Nigerian Agriculture Reforms Attracts Foreign Investment

Nigerian Agriculture Reforms Attracts Foreign Investment

The business community is saying Nigeria is moving too slow on agriculture reform. The country is reforming its farming sector to bolster production and draw investment but companies say more needs to be done to tackle entrenched corruption, poor infrastructure and rogue government agencies, reports Business Day Live.

For the first time Nigeria’s annual economic summit focused on agriculture; this was  in line with President Goodluck Jonathan’s commitment to fixing Nigeria’s biggest employer.

“Agriculture Minister Akinwumi Adesina, who has been praised by donors and businesses for his efforts, was keen to stress the success of reforms begun two years ago,” reports the website.

Adesina said subsidies used to reduced the cost of fertilizer for farmers were no longer managed by corrupt politicians but instead were given directly to farmers.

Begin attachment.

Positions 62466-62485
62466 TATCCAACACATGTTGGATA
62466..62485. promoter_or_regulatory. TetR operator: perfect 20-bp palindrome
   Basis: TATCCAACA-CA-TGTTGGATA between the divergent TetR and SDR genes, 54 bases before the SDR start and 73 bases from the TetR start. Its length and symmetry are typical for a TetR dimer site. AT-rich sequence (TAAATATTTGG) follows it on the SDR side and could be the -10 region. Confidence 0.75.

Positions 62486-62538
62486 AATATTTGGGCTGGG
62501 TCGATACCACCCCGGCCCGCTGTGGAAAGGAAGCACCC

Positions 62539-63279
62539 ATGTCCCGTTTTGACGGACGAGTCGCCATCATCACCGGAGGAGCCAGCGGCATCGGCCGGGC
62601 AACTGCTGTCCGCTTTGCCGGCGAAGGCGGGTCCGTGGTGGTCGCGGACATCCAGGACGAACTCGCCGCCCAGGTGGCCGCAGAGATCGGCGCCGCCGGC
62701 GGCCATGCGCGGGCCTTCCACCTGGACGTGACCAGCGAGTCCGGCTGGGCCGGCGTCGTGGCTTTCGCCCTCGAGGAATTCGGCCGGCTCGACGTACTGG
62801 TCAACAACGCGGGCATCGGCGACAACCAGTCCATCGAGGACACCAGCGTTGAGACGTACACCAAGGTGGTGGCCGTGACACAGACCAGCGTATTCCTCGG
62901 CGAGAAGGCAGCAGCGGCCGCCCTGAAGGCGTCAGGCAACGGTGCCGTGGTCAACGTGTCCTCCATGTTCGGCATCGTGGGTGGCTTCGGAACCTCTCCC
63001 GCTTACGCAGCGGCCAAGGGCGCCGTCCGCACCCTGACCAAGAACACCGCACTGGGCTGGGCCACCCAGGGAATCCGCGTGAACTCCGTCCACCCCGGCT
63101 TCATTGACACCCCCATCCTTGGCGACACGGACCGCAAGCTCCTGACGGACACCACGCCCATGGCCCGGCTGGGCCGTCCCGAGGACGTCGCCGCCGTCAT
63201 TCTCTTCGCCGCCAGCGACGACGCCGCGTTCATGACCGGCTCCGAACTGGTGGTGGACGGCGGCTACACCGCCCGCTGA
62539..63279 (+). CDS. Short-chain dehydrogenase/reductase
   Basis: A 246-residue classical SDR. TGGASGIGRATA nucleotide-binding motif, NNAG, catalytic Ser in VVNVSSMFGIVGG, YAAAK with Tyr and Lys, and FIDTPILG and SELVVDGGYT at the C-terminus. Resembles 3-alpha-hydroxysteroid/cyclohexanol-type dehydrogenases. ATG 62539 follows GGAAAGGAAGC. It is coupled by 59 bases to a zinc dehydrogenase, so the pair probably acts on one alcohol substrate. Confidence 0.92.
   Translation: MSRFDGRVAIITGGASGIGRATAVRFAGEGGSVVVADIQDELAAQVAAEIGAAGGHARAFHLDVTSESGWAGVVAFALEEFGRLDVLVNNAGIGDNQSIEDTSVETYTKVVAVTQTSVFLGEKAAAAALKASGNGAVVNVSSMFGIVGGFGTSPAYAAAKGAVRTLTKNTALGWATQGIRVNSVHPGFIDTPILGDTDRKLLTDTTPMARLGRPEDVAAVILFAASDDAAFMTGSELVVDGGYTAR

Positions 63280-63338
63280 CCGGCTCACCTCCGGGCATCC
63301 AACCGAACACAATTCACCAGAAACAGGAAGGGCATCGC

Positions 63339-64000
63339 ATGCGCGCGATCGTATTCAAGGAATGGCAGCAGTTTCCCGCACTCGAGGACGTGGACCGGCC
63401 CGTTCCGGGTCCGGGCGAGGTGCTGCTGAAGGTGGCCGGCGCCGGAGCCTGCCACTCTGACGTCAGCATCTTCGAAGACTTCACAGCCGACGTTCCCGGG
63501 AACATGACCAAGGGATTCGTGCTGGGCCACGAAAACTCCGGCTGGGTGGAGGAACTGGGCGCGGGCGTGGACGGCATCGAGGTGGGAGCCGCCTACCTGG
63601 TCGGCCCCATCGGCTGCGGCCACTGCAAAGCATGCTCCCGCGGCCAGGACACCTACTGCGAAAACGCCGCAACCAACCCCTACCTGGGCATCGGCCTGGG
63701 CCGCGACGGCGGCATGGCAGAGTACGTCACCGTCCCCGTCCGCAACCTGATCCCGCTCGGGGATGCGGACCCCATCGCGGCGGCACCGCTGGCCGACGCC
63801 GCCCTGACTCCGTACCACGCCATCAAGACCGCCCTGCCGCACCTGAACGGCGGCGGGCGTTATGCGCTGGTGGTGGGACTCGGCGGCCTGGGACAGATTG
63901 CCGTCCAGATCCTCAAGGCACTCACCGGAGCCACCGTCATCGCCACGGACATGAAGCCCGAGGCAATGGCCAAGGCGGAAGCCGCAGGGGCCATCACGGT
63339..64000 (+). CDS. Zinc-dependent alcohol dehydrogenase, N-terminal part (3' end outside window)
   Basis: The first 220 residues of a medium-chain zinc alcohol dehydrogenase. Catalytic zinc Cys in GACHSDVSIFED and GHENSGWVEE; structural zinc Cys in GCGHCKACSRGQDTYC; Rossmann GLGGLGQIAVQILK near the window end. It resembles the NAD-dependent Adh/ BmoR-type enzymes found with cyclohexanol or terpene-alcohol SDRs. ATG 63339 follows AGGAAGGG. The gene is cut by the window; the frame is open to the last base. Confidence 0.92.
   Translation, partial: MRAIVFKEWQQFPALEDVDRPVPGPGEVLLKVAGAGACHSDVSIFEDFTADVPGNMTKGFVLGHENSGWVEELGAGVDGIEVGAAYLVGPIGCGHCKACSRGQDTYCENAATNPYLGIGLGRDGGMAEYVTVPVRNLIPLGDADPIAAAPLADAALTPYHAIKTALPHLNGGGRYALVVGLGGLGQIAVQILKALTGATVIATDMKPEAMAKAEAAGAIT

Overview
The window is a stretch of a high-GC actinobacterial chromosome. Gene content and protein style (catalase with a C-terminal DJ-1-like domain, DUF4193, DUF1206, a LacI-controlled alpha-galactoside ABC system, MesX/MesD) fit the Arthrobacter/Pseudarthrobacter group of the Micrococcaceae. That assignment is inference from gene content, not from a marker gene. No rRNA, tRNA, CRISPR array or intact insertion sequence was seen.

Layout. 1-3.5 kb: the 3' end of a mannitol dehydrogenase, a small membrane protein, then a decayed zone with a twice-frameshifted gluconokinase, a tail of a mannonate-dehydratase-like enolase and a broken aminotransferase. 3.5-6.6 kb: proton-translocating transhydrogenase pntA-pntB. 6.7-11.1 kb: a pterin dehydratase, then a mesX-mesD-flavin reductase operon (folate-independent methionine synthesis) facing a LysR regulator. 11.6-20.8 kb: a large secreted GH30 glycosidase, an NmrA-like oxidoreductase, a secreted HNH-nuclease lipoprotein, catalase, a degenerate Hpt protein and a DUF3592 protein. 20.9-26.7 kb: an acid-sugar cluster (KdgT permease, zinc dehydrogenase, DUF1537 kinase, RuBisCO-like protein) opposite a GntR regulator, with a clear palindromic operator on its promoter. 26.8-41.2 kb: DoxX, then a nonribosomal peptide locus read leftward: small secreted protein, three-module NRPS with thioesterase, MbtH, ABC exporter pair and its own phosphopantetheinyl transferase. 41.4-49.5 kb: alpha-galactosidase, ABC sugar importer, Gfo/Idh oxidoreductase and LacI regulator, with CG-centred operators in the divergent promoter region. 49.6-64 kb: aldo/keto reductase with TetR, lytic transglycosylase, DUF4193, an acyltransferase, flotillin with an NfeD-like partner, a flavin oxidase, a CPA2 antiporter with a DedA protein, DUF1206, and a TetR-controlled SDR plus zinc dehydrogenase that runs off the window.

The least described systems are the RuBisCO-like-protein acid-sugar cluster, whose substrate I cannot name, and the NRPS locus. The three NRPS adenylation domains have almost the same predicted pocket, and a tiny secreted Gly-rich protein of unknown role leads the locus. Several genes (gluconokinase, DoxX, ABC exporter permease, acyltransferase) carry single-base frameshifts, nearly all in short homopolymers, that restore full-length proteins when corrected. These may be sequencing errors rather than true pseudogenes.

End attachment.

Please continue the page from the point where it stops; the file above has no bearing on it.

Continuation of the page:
Agriculture has on an upswing in Nigeria. Food imports had fallen by  $5.2 billion and food production was up by 8-million metric tons, Adesina said, helping to create 2.2-million new jobs.

But the government wants to add 20-million tons of domestic food production by 2020, and rice, corn, sorghum, palm oil and cocoa had already increased.

Right now Nigeria is the world’s second-largest importer of rice; but Nigeria aims to become self-sufficient by 2015 after introducing a 100 percent tax on polished rice imports this year, likely to mostly affect countries such as India, Thailand and Brazil.

This has hit a snag as security sources and farmers have said there has been a rise in smuggling of rice and sugar from neighboring countries and into ports.

Higher cassava output has been used to make flour, reducing wheat imports mostly from the US by almost 9 percent, Adesina said.

“The country’s reforms have drawn new foreign investors such as food giant Cargill, seed company Syngenta and brewer SABMiller, while Dangote Sugar and others are investing more,” reports Business Day Live.